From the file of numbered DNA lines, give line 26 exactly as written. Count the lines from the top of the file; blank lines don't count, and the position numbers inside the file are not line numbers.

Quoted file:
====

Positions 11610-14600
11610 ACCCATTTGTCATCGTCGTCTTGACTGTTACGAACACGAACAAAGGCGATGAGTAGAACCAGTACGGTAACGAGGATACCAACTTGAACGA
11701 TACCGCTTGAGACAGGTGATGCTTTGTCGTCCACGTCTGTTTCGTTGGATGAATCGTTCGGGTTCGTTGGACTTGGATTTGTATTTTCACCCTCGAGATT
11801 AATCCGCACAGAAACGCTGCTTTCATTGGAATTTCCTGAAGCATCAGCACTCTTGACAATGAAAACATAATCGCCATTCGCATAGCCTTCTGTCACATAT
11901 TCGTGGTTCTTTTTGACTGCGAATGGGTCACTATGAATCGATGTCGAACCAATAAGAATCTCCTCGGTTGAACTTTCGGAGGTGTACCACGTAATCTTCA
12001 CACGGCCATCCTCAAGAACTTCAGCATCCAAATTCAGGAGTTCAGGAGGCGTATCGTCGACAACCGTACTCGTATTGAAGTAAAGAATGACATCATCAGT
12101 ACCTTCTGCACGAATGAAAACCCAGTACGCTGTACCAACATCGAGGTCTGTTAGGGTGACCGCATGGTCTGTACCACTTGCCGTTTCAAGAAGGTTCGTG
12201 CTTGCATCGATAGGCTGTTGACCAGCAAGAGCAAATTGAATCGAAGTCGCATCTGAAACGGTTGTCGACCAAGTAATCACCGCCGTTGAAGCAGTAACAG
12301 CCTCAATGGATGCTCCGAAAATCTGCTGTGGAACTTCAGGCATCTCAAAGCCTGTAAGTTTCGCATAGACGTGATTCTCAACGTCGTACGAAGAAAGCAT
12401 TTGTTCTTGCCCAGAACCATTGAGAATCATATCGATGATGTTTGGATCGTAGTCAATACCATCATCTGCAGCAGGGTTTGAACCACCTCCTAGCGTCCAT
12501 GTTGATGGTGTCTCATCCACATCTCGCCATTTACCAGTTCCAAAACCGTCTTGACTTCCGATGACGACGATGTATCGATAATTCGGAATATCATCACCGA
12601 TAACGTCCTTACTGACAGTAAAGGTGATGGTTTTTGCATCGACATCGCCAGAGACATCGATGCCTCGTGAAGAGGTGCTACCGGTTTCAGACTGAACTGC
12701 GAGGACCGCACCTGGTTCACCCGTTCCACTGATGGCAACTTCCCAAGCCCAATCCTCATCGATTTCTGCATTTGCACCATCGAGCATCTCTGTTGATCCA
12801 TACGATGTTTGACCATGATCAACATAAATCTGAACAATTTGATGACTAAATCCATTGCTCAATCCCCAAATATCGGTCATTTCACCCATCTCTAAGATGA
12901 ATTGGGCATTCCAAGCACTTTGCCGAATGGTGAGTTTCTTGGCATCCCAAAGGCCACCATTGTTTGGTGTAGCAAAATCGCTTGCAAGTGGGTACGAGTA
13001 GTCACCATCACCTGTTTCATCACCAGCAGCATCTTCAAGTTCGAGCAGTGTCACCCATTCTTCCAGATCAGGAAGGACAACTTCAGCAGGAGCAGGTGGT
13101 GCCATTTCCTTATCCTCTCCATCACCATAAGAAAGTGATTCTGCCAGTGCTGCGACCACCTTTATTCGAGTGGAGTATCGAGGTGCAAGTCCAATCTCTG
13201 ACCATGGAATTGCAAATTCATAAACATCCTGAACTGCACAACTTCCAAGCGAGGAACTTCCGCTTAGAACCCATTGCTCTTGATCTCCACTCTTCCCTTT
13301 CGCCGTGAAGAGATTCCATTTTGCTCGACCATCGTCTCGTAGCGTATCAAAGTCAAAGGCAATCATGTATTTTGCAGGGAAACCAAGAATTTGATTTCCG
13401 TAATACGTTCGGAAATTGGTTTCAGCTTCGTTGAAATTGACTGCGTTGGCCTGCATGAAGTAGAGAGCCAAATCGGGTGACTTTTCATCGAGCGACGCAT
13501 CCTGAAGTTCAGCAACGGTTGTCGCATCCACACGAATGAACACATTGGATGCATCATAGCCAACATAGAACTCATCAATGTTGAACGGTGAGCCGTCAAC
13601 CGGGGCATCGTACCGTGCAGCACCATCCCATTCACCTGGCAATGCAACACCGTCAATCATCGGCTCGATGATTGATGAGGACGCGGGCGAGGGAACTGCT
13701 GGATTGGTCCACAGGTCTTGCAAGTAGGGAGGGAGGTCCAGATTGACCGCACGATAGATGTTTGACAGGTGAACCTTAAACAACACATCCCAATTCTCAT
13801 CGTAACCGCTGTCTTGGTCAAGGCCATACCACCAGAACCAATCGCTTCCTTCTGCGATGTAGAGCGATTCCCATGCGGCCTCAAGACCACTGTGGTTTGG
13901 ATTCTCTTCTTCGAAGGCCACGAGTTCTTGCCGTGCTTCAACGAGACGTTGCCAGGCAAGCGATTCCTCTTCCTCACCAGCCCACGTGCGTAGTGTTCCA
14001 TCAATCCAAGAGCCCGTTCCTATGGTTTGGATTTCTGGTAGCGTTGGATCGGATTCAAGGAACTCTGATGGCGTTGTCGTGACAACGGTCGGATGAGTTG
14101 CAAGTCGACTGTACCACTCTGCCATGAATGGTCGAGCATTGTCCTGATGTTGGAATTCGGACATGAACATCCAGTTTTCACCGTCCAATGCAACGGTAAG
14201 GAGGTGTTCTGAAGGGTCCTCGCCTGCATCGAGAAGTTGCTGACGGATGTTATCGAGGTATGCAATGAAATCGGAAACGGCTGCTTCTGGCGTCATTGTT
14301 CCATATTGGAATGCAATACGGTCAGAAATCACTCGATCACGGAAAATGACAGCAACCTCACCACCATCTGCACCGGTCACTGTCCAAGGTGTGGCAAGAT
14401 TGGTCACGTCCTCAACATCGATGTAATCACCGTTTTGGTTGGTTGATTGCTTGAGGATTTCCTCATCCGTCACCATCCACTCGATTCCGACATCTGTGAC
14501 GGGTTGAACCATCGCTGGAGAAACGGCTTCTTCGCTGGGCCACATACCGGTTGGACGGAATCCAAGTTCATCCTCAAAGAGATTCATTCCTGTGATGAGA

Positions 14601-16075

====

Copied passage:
14001 TCAATCCAAGAGCCCGTTCCTATGGTTTGGATTTCTGGTAGCGTTGGATCGGATTCAAGGAACTCTGATGGCGTTGTCGTGACAACGGTCGGATGAGTTG